We can find some San Francisco specific data from RealFact via the SF Office of the Controller in the form of time series of weighted average of the asking rent. It tells the same story as the FRED chart.
So why are rents to high? Demand.
Since 2000, San Francisco’s population has grown by more than forty-two thousand individuals. The 2010 Census tells us that 64.2% of housing units are renter-occupied. If we assume this percentage also applies to individuals (its actually lower, since the average occupancy if higher in non-rental units, but we’ll ignore that for our purposes), then we needed about 27,000 additional rental units to absorb the population increase. Yet, the Bureau tells us that there are only 7,794 additional rental units occupied today. That is a gap of nearly 20,000 rental units, or about 9% more than the current occupied rental units.
In addition, consider that as of March 2013 603,799 people were employed in San Francisco, a number that has been steadily increasing during the past 4 years. A substantial portion of these folks live outside San Francisco. It is safe to assume that a not insignificant portion of these folks would like to live in SF, if for no other reason that to shorten their commute.
So there is a lack of rental units to keep up with both the existing population growth and the folks that would like to move in the city. Basic microeconomics tells us this high demand and low supply is the reason for the astronomical rents.
The protesters’ animosity comes from the perception that it is technology companies that have either grown in the city or moved to it during this latest tech boom, that are the source of the increased population pressure here, with the added insult that tech workers are seen as being better paid, and thus being able to outcompete other residents for the limited supply of rental units.
While high profile events, such as Twitter and other tech companies moving to mid-market and expanding make this a reasonable assumption, employment data is somewhat muddled, making it difficult to clearly backs the assumptions. The BLS employment data for the SF-OAK-Freamont metro area for information employment sector, which includes software publishing, telecommunications, Web search portals, data processing industries and information services industries does not show a pike like it did during the dot-com boom.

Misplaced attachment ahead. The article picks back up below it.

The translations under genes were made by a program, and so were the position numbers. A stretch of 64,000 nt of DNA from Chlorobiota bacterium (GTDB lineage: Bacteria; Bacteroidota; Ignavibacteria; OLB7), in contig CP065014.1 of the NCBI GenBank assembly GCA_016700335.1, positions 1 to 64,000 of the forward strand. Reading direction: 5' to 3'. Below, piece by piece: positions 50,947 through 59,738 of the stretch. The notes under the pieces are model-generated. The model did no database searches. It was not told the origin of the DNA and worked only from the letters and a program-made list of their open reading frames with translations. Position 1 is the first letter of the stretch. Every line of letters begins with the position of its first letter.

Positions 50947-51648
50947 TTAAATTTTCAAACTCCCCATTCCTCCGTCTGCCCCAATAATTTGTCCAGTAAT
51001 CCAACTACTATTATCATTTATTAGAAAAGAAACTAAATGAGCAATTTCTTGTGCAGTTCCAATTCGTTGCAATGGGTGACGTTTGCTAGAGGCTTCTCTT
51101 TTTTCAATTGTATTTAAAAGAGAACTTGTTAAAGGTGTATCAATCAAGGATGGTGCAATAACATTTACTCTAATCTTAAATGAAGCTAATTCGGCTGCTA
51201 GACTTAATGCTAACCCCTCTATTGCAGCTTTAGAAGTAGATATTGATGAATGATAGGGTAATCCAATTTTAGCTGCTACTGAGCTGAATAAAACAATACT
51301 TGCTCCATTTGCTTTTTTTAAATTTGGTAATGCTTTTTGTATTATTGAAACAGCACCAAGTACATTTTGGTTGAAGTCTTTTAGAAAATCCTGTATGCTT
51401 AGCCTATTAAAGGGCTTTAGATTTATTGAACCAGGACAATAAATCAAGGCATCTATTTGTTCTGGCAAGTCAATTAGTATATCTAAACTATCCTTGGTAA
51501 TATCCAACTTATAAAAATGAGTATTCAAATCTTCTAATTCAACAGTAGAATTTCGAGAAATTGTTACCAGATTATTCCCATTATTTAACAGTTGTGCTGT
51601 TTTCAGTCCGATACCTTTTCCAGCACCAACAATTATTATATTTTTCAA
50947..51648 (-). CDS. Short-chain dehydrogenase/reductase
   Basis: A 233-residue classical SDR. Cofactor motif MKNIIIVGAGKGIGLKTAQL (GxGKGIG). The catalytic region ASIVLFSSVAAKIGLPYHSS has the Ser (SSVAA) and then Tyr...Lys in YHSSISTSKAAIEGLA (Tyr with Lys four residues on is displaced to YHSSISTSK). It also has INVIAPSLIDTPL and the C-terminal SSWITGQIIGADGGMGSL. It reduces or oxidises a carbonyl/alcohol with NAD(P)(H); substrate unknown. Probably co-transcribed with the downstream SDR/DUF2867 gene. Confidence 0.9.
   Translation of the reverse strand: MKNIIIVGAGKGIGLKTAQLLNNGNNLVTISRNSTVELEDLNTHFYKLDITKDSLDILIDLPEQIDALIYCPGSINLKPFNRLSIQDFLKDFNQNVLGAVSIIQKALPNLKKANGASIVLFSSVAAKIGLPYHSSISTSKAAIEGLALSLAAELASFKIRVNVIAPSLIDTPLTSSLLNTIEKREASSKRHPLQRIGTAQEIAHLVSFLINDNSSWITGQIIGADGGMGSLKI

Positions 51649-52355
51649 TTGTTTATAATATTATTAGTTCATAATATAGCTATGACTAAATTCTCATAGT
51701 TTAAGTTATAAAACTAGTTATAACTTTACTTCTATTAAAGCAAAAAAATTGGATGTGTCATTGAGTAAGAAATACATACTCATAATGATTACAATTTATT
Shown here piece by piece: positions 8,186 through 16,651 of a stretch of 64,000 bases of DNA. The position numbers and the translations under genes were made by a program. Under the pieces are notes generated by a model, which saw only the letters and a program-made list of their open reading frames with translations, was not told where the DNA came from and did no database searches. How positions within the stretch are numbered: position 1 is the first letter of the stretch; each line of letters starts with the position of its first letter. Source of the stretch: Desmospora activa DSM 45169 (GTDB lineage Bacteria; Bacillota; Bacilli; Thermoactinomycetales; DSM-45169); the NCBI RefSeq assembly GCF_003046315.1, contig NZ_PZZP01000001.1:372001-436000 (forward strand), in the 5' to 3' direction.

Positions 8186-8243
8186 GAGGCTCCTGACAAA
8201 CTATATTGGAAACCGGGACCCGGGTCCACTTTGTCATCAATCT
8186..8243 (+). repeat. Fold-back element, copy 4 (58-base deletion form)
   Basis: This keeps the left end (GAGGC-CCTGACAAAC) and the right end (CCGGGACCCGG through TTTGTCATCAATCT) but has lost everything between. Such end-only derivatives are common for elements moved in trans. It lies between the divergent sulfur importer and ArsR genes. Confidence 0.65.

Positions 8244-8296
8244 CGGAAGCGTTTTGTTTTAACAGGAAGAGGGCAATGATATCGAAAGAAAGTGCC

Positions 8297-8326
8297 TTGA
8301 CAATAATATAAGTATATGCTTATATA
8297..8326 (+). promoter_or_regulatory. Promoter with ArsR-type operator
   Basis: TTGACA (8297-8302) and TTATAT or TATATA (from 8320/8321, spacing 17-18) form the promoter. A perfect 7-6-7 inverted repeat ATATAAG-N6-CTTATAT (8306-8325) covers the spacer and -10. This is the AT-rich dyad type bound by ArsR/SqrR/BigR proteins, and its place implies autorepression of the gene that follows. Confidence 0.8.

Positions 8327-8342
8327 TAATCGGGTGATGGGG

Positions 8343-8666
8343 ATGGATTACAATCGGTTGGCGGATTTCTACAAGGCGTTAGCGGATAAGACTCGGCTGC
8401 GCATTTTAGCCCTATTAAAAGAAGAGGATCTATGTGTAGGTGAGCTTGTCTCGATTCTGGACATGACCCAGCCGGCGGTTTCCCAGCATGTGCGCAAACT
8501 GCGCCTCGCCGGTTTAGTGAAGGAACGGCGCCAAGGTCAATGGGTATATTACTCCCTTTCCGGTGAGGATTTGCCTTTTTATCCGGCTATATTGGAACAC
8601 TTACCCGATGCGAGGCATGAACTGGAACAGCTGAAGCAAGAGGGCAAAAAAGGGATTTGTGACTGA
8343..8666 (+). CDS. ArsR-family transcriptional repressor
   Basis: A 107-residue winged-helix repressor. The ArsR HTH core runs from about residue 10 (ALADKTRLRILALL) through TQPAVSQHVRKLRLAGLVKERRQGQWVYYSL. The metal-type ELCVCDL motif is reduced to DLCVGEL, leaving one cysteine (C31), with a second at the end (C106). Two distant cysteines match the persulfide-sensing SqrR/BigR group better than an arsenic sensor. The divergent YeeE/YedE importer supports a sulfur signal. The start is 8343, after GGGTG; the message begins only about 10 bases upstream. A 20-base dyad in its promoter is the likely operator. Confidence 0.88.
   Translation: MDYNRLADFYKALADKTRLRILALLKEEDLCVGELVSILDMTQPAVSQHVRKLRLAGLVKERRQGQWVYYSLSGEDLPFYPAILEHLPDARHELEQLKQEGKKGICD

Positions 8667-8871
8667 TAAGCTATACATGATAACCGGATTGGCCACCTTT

It could be the latest tech workers are being classified under the Professional and Business Services employment sector, which has seen a spike recently, like it did back in the 90s. Alas, that category encompasses many professions, in addition to those under Computer System Design and Scientific Research and Development. And in both cases the data includes a geographic area larger than San Francisco.
That said, recent yearly estimates do indicate that the population in San Francisco within the 25 to 34 year cohort has increased significantly (35%) during the past 7 years, which corresponds to with apparent increase of tech workers in the city. Their number are now as high as they were during the dot-com boom.
Its also true that tech workers are highly paid in relation to other careers in the San Francisco-Oakland-Fremont metropolitan area. Although there are more highly paid professions (management, legal, and healthcare occupations) with nearly as many practitioners, the conspicuous recent increase in the number of tech workers make them an easy target.
So what is the solution?
There is an argument to be made for rent control, although it can also be argued that rent control makes the problem worse. Either way, rent control, even if effective, can only slow down the increases, as landlords are free to increase the rent as much as desired once a tenant leaves and the unit comes to the market again.
Unless we are willing to impose control not just of the increase in rents during a tenancy, but also when a unit goes on the market (i.e. full price controls), then the only real solution is to increase the supply of rental units. The city cannot impose restrictions on whom choose to live here (so as to reduce demand) and I assume we do not wish for a bad economy.
Alas, at the rate the city is building new units, it will take more 20 years just to fill the rental unit gap we have today. The following chart at the Controller’s web site shows the 12-month moving average for total units in buildings with new contraction permits.
Note that the 12-month average as of now is just 1,073 units, that this is the highest it’s ever been, that only a portion of these units will be rentals rather than for sale, and that this number if but a small portion of the number of rental units needed in the city to balance supply with demand.
In the end, tech works are simply a convenient straw man for folks to direct their anger are high rents, which are simply the result of a strong economy, the anti-development history of San Francisco, the city’s limited geography, and market forces. In a slightly different scenario, the vilified workers could have been in biotech, aerospace, or finance. So long as the local economy is strong, San Francisco is a desirable place to live in, and the population increases, rents, like real estate, will go up in San Francisco. At best, we can slow down these market forces and provide a helping hand to those less fortunate to ensure they have some support dealing with these changes.